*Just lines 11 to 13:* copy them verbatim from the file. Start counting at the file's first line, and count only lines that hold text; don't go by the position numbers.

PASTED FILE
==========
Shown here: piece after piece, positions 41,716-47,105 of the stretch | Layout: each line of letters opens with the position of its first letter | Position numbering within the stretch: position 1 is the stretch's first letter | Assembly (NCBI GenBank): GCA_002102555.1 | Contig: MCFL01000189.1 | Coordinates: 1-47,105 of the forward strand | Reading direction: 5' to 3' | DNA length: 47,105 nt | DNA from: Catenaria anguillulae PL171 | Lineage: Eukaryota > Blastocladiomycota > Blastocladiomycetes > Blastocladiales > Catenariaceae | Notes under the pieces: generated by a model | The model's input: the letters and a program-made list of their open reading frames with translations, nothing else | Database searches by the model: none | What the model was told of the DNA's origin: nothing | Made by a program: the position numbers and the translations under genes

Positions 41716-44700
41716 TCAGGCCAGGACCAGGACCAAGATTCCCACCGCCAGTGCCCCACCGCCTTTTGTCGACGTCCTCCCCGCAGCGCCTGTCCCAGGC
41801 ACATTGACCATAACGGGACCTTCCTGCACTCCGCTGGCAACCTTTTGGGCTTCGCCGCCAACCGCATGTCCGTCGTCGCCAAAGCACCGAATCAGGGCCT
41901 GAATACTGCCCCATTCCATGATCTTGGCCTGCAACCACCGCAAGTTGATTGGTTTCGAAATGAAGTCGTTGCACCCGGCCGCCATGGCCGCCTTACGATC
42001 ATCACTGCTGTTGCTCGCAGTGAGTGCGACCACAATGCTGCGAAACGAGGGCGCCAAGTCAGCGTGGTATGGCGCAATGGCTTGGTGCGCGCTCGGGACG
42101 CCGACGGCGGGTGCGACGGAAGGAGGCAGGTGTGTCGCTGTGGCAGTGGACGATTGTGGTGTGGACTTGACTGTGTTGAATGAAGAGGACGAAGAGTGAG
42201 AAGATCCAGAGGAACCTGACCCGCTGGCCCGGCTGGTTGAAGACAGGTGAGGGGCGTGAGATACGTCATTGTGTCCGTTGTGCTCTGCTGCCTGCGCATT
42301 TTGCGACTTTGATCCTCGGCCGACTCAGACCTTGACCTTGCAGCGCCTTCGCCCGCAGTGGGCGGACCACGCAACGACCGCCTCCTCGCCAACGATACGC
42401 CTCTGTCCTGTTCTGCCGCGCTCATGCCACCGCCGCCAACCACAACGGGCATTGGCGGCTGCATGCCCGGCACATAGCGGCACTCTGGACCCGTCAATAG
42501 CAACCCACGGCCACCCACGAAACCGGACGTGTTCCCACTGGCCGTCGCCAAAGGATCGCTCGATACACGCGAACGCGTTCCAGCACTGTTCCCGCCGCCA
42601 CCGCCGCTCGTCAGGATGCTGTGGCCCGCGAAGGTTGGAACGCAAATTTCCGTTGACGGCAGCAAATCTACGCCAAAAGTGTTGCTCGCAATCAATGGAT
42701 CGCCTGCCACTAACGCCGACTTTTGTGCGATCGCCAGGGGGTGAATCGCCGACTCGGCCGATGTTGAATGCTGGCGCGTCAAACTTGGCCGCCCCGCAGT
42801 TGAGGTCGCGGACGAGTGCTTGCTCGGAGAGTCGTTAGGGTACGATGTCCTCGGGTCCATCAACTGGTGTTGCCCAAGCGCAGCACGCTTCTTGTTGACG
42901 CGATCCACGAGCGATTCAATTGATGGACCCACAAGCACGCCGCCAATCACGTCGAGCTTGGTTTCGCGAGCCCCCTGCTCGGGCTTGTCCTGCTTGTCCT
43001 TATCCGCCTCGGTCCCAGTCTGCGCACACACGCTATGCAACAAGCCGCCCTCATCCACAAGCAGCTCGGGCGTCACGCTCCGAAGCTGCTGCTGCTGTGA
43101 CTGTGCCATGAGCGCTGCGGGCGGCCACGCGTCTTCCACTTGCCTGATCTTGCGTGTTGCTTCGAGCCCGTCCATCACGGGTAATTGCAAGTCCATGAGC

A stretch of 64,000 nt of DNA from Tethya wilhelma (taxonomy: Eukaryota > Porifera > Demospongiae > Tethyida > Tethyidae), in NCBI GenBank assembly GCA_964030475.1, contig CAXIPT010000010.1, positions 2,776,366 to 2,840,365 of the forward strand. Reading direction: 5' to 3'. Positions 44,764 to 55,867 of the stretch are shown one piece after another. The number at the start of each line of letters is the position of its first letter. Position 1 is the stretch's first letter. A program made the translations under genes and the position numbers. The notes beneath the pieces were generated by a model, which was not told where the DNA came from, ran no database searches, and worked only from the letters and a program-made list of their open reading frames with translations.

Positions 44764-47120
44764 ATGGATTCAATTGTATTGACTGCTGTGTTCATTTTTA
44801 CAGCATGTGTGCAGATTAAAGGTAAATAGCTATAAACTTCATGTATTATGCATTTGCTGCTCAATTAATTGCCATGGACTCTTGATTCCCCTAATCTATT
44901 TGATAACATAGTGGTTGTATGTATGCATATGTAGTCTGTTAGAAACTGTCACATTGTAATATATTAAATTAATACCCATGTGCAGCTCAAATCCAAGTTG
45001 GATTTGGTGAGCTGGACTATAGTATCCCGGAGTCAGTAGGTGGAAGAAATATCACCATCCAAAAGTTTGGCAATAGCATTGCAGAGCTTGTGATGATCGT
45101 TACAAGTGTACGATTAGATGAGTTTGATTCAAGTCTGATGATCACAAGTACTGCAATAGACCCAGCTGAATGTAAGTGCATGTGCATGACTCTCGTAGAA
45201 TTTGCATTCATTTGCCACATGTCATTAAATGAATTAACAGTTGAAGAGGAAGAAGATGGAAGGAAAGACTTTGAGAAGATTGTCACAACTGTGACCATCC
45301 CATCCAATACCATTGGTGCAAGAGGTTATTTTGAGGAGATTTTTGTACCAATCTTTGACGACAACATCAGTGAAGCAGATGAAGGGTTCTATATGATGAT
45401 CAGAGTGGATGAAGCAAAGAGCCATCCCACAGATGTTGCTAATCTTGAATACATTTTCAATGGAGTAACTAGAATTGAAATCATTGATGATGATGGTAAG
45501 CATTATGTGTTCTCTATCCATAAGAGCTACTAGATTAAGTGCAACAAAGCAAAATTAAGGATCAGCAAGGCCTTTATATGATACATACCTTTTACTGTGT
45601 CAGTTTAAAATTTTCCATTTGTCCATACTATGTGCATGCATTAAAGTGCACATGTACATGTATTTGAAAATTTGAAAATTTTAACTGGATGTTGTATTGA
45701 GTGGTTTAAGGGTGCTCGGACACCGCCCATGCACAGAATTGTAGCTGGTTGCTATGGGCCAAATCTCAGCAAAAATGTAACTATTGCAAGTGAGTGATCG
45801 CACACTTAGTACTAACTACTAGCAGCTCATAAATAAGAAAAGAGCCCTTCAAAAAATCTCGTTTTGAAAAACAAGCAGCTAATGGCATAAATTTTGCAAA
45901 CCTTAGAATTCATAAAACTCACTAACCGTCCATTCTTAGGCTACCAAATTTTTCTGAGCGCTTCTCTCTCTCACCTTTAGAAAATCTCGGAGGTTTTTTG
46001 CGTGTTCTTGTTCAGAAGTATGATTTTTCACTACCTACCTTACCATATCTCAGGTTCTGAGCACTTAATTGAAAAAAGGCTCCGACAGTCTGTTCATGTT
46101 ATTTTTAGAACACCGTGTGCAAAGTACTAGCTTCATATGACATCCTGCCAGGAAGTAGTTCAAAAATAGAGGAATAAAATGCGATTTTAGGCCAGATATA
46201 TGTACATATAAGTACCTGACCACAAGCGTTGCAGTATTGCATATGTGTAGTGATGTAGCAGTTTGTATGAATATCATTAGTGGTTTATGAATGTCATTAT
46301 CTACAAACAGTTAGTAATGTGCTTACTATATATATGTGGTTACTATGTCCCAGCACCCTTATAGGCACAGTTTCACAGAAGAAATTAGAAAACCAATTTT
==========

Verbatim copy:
42501 CAACCCACGGCCACCCACGAAACCGGACGTGTTCCCACTGGCCGTCGCCAAAGGATCGCTCGATACACGCGAACGCGTTCCAGCACTGTTCCCGCCGCCA
42601 CCGCCGCTCGTCAGGATGCTGTGGCCCGCGAAGGTTGGAACGCAAATTTCCGTTGACGGCAGCAAATCTACGCCAAAAGTGTTGCTCGCAATCAATGGAT
42701 CGCCTGCCACTAACGCCGACTTTTGTGCGATCGCCAGGGGGTGAATCGCCGACTCGGCCGATGTTGAATGCTGGCGCGTCAAACTTGGCCGCCCCGCAGT